Scottish First Minister Ms Sturgeon has said she will hold an advisory referendum on independence if her Scottish National party (SNP) wins a majority in May’s Holyrood elections, regardless of what Prime Minister Boris Johnson thinks about it. Her party has set out an 11-point roadmap for taking forward another vote, which was presented to members of the SNP’s National Assembly last month. So far, since the start of 2020, opinion polls have given “Yes” campaigners a consistent lead over their unionist rivals.
However, Mr Johnson has repeatedly said he will refuse to allow a plebiscite – leading to unanswered questions about what the SNP will do next.
Should a second referendum happen, the separatists will detail the loss of the fiscal transfer presently worth at least £10billion, the severing of Scotland from a UK single market worth almost 30 percent of its GDP, and above all, the financial chaos set to be unleashed by the SNP’s currency plan.
Even among separatists support for retaining sterling is high.
A recent poll found that, post-independence, 54 percent of respondents support using the UK’s currency permanently, with only five percent in favour of establishing a brand new Scottish currency.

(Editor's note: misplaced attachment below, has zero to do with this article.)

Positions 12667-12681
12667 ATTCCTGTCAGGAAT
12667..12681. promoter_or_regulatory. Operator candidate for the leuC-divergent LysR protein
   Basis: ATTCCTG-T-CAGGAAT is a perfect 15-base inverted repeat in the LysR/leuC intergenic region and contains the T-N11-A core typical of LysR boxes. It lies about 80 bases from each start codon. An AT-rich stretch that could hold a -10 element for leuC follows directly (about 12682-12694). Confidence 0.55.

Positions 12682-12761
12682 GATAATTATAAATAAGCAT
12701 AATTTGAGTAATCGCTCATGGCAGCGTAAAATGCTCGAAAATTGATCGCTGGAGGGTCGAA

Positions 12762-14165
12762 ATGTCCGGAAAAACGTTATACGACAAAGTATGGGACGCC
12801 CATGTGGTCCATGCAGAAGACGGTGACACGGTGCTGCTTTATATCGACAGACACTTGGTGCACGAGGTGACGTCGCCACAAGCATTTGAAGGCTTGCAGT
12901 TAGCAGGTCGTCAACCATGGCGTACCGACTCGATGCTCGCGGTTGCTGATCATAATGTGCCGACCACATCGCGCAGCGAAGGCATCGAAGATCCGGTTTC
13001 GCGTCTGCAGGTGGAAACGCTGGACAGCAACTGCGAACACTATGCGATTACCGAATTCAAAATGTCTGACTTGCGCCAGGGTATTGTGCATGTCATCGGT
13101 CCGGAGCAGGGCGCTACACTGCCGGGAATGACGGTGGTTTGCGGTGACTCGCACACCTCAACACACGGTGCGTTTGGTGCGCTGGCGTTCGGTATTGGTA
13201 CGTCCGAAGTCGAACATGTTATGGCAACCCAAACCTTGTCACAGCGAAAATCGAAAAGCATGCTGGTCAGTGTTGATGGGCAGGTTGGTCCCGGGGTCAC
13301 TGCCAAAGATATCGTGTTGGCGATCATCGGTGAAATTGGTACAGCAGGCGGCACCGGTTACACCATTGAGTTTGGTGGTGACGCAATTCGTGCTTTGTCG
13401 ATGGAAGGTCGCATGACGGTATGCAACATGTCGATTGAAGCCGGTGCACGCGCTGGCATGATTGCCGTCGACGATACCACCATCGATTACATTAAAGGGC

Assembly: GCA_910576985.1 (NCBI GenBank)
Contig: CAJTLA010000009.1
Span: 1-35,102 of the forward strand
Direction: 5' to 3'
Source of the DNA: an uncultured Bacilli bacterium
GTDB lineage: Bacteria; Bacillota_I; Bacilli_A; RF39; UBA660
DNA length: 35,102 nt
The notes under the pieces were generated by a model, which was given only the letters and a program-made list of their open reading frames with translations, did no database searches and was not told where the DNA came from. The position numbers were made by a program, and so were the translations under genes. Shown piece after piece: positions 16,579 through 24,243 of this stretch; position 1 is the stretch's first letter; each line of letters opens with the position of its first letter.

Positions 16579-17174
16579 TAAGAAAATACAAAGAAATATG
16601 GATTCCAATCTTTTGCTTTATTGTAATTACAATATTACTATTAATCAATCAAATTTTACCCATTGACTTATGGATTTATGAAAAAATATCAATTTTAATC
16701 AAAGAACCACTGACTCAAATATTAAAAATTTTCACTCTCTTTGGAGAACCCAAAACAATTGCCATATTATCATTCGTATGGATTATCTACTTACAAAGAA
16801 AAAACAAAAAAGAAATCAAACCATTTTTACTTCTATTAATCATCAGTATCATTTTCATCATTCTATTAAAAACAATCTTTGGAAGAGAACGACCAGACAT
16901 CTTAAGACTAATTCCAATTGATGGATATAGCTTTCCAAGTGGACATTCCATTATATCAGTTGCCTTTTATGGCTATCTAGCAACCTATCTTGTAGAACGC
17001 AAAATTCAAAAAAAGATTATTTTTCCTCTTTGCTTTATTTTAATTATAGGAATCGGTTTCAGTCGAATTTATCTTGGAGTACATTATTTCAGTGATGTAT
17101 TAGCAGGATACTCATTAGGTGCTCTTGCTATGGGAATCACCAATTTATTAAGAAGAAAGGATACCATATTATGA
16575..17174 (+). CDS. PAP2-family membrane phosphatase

Unfortunately for the nationalists, the Scottish electorate’s most unpopular currency option is also the most likely and the one the SNP are currently campaigning for.
In an exclusive interview with Express.co.uk, though, constitutional historian Vernon Bogdanor claimed that if Scotland wants to join the EU, it will be forced to join the euro as well.
Professor Bogdanor said: “Scotland could not be denied entry into the EU because if it goes independent, it will become a liberal democracy.
“The question is what terms they will accept in order to join, as these will probably be quite harsh.
“The EU does not want to encourage separatism in Catalonia and possibly other countries.”
He noted: “They would almost certainly not get their share of Margaret Thatcher’s rebate that the UK got in the Eighties.
“And they might be required to join the euro fairly soon.
“Scotland joining the euro would cause lots of problems because their current budget deficit is around seven percent.
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“If we really want to leave Britain and join the EU, we would need to go through a very harsh transformation of the public sector.
“I don’t think the Scottish people are prepared for this.”
Prof Jaworski noted: “So if we have a referendum, Scottish people might vote for going out.
“But they would almost immediately realise that it means no more free prescriptions.
“Then, it would be too late.”